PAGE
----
A New Approach to Vitamin K2&D3 Combo Products: Part 2

A New Approach to Vitamin K2&D3 Combo Products: Part 2




As I like to do with most supplements, I try to find the highest safe intake among humans before recommending a maintenance dose of any nutrient. (Megadosing is usually a short term proposition, designed to get the storage levels of a given nutrient up to par when one is treating ailments.) So, when I recommend 50,000 IU of vitamin A weekly this is because that is roughly what is in one large serving of cow liver. Similarly, recommending 2 to 4 mg of iodine daily is comparable to the daily intake of the Japanese.


The Japanese also have the highest intake of vitamin K2 in the world due to their consumption of natto, the food richest in K2 (the next highest food is gouda cheese). Natto, made from fermented soybeans, contains 150 mcg of K2 (MK7 form) per tablespoon.


Now, a serving of natto is roughly 100 grams (a little more than half a cup) and, according to a study on vitamin K done at the University of Maastricht (The Netherlands), that amount contains between 850 and 1000 mcg of K2.  (Source)              


The question now is how often do the Japanese consume natto, and thus ingest nearly 1,000 mcg of vitamin K2? This turned out to be a difficult answer to find outside of one source reporting that “millions of Japanese start each day with a breakfast of natto and rice”.


Another reference stated that, based on a study from 2021, roughly a quarter of the population eats it every two or three days, about 17% eat it daily, and 13% eat it once a week (the rest eating it less often or never).


Let’s look at a conservative view of Japanese intake, assuming that one had a serving of natto three times a week,  at 850 mcg per serving. That provides 2550 mcg which when divided by seven days equals 364 mcg daily. Which in the case of our product would mean taking 24 drops providing 360 mcg of K2 along with 6,000 IU of vitamin D3. But this is of course a highly personal choice. 


As a side note, in case you want to try using natto as a food source of K2, this food has many other nutritive benefits. It is supportive of gut health (being a femented food), and that 100 gram serving also contains almost 20 grams of protein, over 5 grams of fiber, roughly 200 mg of calcium, 9 mg of iron, 230 mcg of selenium, and 730 mg of potassium, while being low in carbohydrates. However, be wary when buying natto. In our local Japanese food stores, any natto I have found is made from soybeans that are not organic or NonGMO, and often contains MSG. (Also be aware that most Westerners find natto to be, well, disgusting.)


Bonus Round


Population studies have determined that Japanese women have less facial wrinkles and skin sagging than North American women of the same age, and one could attribute this to the fact that the two groups have a very different diet and lifestyle.


However, when Japanese women living in Tokyo were compared with other Asian women from Bangok and Shanghai, the Japanese women still proved to have less visible signs of aging. Even though all groups had very similar dietary and lifestyle factors, the one difference was only the Japanese women consumed natto.   (Source)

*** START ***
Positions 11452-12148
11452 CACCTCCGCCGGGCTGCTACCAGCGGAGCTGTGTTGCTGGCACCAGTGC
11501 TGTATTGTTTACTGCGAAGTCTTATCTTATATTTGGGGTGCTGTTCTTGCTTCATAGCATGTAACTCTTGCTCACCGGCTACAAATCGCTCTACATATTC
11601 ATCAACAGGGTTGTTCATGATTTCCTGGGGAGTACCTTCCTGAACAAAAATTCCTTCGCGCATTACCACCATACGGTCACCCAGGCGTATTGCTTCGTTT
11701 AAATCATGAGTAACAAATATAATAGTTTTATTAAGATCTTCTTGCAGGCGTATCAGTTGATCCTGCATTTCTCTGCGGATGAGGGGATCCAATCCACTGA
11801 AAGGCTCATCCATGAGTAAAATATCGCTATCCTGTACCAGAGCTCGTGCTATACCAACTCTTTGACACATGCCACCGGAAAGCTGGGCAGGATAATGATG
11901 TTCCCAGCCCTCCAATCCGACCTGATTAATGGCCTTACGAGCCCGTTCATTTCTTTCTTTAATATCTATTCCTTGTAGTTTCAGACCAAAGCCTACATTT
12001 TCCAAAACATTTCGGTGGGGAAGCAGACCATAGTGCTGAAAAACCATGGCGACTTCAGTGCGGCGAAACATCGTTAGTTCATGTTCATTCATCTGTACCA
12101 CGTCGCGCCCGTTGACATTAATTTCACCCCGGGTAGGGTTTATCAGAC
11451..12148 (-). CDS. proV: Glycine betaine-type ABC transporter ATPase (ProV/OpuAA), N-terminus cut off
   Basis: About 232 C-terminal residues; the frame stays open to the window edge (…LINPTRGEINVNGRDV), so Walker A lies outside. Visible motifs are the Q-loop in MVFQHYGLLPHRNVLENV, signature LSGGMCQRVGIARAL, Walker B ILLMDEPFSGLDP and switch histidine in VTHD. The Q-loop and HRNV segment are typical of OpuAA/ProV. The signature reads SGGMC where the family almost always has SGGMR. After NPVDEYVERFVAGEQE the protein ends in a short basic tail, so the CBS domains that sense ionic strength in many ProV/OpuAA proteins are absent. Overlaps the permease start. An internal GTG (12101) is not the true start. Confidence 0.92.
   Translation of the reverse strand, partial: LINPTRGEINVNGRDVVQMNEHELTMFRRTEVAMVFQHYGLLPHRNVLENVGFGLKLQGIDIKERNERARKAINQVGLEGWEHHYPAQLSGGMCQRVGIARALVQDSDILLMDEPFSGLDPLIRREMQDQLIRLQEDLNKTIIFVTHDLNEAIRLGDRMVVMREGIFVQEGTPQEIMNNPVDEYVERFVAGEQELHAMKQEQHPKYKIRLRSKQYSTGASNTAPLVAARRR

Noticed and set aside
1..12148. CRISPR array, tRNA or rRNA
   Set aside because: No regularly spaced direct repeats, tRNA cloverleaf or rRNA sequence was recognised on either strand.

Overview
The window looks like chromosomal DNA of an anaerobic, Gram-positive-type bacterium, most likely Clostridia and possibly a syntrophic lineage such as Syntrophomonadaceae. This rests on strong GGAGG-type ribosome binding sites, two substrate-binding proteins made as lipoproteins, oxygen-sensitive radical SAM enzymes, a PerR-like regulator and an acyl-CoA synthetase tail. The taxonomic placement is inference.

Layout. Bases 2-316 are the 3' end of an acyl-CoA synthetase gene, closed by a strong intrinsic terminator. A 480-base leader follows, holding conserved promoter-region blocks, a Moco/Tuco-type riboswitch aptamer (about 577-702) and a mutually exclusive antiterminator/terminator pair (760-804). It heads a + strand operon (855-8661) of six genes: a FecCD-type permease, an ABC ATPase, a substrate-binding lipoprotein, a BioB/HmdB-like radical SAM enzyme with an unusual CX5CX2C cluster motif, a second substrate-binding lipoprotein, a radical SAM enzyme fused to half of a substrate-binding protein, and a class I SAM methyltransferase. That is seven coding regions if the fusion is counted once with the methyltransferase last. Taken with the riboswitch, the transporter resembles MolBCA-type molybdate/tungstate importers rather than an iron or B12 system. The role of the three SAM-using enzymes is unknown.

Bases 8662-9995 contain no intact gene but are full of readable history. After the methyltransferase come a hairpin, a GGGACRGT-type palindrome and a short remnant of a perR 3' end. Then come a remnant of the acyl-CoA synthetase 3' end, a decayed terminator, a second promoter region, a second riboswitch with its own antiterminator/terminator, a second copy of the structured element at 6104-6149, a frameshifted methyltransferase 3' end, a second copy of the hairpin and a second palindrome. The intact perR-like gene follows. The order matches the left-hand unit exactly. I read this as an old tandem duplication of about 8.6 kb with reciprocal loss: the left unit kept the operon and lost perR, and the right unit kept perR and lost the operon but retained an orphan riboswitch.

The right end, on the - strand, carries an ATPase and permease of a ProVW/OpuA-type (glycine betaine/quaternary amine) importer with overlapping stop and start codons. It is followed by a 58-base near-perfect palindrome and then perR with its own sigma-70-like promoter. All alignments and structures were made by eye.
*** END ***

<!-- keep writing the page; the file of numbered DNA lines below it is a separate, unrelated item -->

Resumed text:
We have already established that collagen in bones is supported by vitamin K2, and of course we all know by now that collagen, and elastin, are two essential components of skin health as well. These two connective tissue elements provide skin with elasticity and firmness and they decline in the body as we age, allowing for wrinkling and sagging to occur.


While there are limited studies to confirm this thesis, it is known that skin cells release a substance called matrix-GLA protein which prevents calcification of elastin in the skin.


And, in one study that looked at a genetic disorder where premature aging occurs, it was determined that elastin is “calcified due to the lack of Vitamin K2 activated matrix-GLA protein. Vitamin K2 could help maintain youthful skin activating Matrix-GLA and in turn preventing calcification of elastin”.  (Source)




As I mentioned at the beginning, this article, and NutriStart, are not suggesting that you use more of our K&D combo than the label, and Health Canada, advises. Increasing doses of supplements should be only done after doing much research and/or consulting with a health professional. And, obviously certain health professionals (Naturopaths) are going to recommend higher doses than other health professionals (M.D.s), so, in part, it comes down to who and what you believe. 


Personally, I like to experiment on myself so, for example, since writing the newsletter on Megadosing Vitamin D, I have been taking 25,000 IU (5 days a week). I back that up with about 300 mcg of vitamin K2, and so far I am happy with the results (less brain fog, better mood). That was a personal choice done after examining the research. Also, as always, I recommend taking two days off of supplements every week. This serves as a safety valve: if we take in too much of a nutrient the body has a couple of days to use up the excess, important protection for those of us self-prescribing nutrients, often at levels above what is commonly recommended.

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